Investigating the most common skin cancer in dogs, the Animal Health Trust (AHT) has released research that will be hugely beneficial to two of the UK’s most popular breeds of dog.

Cancer remains one of the biggest threats to the wellbeing of dogs, but through research, we are taking major strides forward in finding ways to beat it

It is estimated that last year more than 12,000 dogs in the UK were affected by mast cell tumours, with Labrador Retrievers and Golden Retrievers widely acknowledged as two breeds particularly susceptible to developing this type of tumour.

Research conducted by scientists at the Animal Health Trust, revealed that 70% of Labrador Retrievers and Golden Retrievers carry a genetic factor which increases their risk of developing mast cell tumours.

Dr Mike Starkey, Head of Cancer Research at the Animal Health Trust, said, “One in four dogs will be affected by cancer in its lifetime, and that is simply too many. As the only UK charity with a dedicated research programme focussed on cancer in dogs, ultimately we aim to prevent dogs from losing their lives to cancer, and reduce the number of dogs that develop cancer.

“We work towards these aims by focussing our research on tackling the most common aggressive cancers in dogs – in this case, mast cell tumours. By studying DNA isolated from blood or cheek cells, we are able to look at the role inherited genetic risk factors play in specific cancers in susceptible dog breeds. We hope, from this, to develop tests for genetic risk factors that will be able to be used to identify dogs in a susceptible breed that have the greatest risk of developing a particular cancer and will potentially pass this high risk onto their puppies.”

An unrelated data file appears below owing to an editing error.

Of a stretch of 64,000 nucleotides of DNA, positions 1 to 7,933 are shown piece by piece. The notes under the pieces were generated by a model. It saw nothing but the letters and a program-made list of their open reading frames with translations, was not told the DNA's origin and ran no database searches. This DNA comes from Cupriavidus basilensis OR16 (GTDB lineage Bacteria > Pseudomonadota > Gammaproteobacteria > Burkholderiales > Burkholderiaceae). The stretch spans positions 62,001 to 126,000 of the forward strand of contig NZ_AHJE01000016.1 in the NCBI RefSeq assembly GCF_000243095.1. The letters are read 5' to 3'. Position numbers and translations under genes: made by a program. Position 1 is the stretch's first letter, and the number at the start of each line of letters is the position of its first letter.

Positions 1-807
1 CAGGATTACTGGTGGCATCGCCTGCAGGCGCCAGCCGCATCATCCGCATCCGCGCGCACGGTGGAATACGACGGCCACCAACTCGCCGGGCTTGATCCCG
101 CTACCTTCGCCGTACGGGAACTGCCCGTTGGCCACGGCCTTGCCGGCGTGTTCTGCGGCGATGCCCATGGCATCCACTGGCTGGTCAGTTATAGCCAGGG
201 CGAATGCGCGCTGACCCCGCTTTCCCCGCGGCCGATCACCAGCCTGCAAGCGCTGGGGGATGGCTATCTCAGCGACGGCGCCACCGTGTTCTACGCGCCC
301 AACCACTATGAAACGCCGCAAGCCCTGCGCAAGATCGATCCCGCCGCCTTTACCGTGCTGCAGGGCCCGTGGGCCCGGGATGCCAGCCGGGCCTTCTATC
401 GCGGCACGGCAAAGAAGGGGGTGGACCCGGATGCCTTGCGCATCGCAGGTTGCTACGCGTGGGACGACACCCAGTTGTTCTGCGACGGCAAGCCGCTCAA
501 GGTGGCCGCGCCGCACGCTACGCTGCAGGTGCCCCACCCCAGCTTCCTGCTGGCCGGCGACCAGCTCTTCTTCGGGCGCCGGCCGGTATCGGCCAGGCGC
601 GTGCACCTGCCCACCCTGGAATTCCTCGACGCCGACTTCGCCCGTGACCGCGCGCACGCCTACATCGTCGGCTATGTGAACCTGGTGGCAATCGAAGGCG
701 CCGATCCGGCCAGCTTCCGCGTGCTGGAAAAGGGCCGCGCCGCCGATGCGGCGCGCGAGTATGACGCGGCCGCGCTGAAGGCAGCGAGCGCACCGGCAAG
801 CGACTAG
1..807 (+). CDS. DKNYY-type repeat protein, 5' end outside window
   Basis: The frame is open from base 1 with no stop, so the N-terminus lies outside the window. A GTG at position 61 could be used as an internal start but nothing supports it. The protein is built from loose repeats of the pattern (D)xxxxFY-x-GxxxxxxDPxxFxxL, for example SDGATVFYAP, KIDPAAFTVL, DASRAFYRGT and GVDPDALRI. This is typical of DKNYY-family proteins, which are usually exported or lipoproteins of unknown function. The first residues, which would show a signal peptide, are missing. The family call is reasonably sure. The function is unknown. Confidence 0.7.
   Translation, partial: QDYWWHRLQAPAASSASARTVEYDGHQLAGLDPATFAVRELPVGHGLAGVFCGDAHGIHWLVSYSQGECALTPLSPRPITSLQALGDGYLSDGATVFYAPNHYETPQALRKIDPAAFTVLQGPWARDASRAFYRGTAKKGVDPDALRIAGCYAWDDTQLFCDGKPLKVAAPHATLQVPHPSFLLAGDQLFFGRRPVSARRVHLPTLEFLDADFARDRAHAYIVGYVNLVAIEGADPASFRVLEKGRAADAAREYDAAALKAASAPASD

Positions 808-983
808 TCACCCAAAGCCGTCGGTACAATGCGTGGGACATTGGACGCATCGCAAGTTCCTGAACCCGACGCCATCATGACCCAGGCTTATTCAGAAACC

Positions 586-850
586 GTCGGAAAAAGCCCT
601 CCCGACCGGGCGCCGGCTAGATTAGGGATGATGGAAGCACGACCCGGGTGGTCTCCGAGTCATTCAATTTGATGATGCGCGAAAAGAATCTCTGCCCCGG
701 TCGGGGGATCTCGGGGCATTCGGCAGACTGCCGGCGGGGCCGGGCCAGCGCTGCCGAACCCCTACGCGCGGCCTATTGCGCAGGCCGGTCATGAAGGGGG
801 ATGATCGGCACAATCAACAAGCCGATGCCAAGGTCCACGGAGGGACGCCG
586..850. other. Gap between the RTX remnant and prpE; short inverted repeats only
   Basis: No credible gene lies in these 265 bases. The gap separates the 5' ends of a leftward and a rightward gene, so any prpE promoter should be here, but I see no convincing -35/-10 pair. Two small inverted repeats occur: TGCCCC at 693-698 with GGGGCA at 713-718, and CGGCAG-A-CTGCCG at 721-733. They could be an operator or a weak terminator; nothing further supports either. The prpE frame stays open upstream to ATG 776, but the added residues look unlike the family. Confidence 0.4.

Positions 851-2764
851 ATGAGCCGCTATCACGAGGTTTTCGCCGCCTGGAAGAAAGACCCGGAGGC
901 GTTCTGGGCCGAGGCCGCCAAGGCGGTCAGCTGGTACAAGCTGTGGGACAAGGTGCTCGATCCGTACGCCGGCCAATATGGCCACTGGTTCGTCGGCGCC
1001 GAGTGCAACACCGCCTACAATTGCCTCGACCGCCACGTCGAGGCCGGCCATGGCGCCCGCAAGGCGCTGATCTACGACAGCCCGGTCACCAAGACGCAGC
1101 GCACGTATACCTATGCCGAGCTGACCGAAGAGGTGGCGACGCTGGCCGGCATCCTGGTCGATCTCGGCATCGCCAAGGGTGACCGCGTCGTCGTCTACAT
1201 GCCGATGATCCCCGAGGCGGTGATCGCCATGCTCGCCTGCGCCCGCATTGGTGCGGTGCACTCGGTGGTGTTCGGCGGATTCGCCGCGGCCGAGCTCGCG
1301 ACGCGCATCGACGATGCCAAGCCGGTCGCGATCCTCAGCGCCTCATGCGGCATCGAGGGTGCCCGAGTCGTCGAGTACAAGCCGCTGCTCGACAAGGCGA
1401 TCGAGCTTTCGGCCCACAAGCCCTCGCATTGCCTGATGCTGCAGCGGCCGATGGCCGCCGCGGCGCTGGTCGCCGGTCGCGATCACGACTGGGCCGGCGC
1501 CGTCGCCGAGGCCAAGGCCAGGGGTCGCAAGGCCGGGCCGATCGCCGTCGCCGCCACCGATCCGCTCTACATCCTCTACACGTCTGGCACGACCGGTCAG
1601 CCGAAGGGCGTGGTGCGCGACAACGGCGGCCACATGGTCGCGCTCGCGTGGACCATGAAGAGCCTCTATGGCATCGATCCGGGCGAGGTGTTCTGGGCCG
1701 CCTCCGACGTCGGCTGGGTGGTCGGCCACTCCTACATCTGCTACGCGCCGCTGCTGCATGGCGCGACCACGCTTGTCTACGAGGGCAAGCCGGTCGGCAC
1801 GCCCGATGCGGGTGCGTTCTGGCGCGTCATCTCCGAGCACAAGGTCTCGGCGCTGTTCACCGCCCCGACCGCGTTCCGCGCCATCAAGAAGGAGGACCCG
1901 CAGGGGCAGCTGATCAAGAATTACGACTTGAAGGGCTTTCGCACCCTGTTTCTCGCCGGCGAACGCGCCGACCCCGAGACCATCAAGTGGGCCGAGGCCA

The AHT is an independent charity, employing over 250 scientists, vets and support workers, it aims to improve the health and welfare of horses, dogs and cats through research. This new research was funded by The Kennel Club Charitable Trust, with the AHT working in collaboration with groups in The Netherlands, Sweden and the USA.

Steve Dean, Chairman of the Kennel Club Charitable Trust, said, “This new collaborative research into mast cell tumours, one of the common cancers suffered by dogs, is an important step forward in our understanding of this condition. It is helping us to unravel the genetic risk factors that contribute to the development of this aggressive metastatic skin cancer in two of our most popular breeds.

“Our ongoing work with the AHT has also recently led to published research that gives us the opportunity to develop an accurate prognostic test for this form of cancer, which would allow veterinary surgeons to make more informed decisions about the appropriate treatment for individual dogs.

“The Kennel Club Charitable Trust is dedicated to improving the health and welfare of all dogs, so it is heartening to know that our support of cancer research, carried out at the Animal Health Trust, is resulting in such significant breakthroughs in terms of our understanding and ability to deal with this disease.”

Dr Mike Starkey and the team at the Animal Health Trust now hope to identify other genetic risk variants for mast cell tumours in Labrador and Golden Retrievers. If sufficient risk factors can be identified, it should be possible to make a DNA screening test available to benefit more than 100,000 dogs in the UK.

Dr Starkey added, “Cancer remains one of the biggest threats to the wellbeing of dogs, but through research, we are taking major strides forward in finding ways to beat it.”

The full research paper entitled ‘A synonymous germline variant in a gene encoding a cell adhesion molecule is associated with cutaneous mast cell tumour development in Labrador and Golden Retrievers’ is published in PLOS Genetics, and is available to view here.


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